The dynamic screen classes allow you to incorporate advanced screen functionality into your MFC applications.
The fundamental difference of these classes are that they work with the actual resource in your executable - this means that users of your applications can alter screens that have been designed by you using the MFC resource editor - they can make changes at run time.
These classes are ideal if you develop/are developing applications that require the ability to have additional fields that can be defined by users to store data that is unique to them, or perhaps to remove some of the fields which you have anticipated they may need.
The classes are designed so they are easily incorporated into your existing applications; this allows your existing programs to be modified quite quickly to incorporate the functionality. The classes based on templates and will work with dialogs, views and property pages.
Using the code
The classes are supplied with source code. Unfortunately like most V1.00 products, I have not spent an awful amount of time on the documentation, however I have explained the pertinent points – which are you will see when you run through building a sample program.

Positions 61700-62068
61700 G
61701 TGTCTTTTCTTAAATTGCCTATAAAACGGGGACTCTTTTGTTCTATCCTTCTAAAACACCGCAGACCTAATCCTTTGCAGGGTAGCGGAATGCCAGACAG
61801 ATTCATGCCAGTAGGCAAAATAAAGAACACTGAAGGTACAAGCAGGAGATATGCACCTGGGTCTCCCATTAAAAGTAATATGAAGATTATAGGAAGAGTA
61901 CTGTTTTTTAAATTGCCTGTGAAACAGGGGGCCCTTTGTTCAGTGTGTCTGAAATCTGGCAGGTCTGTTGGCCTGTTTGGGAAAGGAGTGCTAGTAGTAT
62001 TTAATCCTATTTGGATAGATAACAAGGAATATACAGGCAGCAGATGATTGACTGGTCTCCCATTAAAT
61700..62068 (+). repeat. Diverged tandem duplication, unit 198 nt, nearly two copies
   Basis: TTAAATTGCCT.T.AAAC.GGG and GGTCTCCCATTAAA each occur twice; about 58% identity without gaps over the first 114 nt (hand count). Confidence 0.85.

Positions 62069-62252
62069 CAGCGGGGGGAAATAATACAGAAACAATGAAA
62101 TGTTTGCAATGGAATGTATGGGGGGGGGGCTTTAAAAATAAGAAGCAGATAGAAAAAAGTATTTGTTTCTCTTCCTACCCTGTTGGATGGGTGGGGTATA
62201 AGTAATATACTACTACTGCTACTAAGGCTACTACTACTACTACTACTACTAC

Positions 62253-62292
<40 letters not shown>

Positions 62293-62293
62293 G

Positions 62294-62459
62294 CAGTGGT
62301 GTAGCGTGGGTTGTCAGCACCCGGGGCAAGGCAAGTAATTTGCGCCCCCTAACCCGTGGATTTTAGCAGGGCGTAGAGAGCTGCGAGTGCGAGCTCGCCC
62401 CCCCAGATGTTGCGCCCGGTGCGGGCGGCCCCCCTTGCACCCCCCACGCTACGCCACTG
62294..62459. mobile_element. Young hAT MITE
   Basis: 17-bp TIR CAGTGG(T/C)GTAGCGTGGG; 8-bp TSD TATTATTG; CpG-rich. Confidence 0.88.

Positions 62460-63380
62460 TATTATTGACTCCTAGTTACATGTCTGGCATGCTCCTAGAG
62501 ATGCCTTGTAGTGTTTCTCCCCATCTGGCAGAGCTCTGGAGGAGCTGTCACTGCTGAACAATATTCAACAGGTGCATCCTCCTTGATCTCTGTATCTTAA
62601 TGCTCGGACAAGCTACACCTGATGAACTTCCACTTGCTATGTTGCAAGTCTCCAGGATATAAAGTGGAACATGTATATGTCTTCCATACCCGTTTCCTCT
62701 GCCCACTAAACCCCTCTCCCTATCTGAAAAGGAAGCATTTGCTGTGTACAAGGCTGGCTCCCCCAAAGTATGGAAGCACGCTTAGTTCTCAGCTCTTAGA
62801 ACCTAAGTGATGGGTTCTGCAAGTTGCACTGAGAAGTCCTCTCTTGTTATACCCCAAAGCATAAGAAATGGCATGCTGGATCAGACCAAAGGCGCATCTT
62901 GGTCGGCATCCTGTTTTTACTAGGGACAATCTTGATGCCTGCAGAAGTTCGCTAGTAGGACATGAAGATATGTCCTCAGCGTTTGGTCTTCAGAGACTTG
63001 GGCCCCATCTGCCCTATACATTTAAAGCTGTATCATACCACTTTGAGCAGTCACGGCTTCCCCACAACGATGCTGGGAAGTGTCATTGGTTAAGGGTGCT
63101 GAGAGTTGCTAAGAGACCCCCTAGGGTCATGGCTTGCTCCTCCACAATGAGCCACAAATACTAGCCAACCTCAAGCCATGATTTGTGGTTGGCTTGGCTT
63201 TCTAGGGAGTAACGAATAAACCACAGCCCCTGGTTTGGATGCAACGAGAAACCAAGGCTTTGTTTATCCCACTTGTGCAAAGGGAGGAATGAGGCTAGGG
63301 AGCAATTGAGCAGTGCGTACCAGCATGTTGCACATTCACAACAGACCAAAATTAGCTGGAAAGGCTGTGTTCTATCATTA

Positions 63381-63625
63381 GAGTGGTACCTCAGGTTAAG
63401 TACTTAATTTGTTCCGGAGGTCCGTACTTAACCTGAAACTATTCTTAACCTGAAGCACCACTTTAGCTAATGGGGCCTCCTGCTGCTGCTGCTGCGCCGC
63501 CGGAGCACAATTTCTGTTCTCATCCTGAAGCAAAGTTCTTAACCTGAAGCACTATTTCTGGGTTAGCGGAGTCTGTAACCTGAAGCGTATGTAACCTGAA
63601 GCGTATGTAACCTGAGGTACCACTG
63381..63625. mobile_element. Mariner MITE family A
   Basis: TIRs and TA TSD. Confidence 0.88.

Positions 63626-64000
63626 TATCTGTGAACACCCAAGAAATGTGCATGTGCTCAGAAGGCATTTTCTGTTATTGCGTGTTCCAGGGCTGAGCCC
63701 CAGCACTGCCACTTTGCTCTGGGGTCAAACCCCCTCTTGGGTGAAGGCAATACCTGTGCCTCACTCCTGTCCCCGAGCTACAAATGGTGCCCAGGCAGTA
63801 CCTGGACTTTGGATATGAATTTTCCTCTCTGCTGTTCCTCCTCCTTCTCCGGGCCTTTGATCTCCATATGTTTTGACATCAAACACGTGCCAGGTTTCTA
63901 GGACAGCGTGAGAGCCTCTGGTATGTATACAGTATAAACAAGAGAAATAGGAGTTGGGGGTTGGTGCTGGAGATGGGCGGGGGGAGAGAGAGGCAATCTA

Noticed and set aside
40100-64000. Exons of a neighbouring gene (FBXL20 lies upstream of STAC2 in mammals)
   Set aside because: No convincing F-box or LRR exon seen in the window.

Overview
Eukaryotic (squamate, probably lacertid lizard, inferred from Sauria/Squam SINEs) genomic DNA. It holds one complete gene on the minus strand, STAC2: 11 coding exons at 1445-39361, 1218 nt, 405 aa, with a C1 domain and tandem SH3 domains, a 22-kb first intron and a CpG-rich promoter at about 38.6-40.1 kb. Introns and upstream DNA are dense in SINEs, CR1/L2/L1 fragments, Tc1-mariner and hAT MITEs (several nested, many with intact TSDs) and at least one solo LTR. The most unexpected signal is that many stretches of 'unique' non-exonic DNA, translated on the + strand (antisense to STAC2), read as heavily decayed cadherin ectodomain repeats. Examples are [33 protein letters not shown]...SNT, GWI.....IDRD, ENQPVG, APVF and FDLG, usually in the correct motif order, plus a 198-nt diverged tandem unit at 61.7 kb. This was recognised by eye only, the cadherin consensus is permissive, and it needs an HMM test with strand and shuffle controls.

This version also has a lot of functionality that I am currently perfecting. For example:
- I am doing some work so the screen designer works with any type of derived window classes, Dialog, Property Pages, etc.
- I am working on storing the actual definition in a database or XML file so that changes that are made to the screens are permanent and returned when the application is next run.
- Controls can be configured to retrieve and save data from database field so users can decide at runtime where the data for a newly created control should be loaded and saved from.
- Make it work in Visual Studio .NET environment.
I know these are key features – but I thought that you might appreciate the code even if it was not fully “polished” – and it gives me an opportunity to get some feedback so I can improve the classes in line with demand.
If you do want to be notified when the “polished” version is finished or you have some useful comments for me then please drop me an e-mail at email@example.com.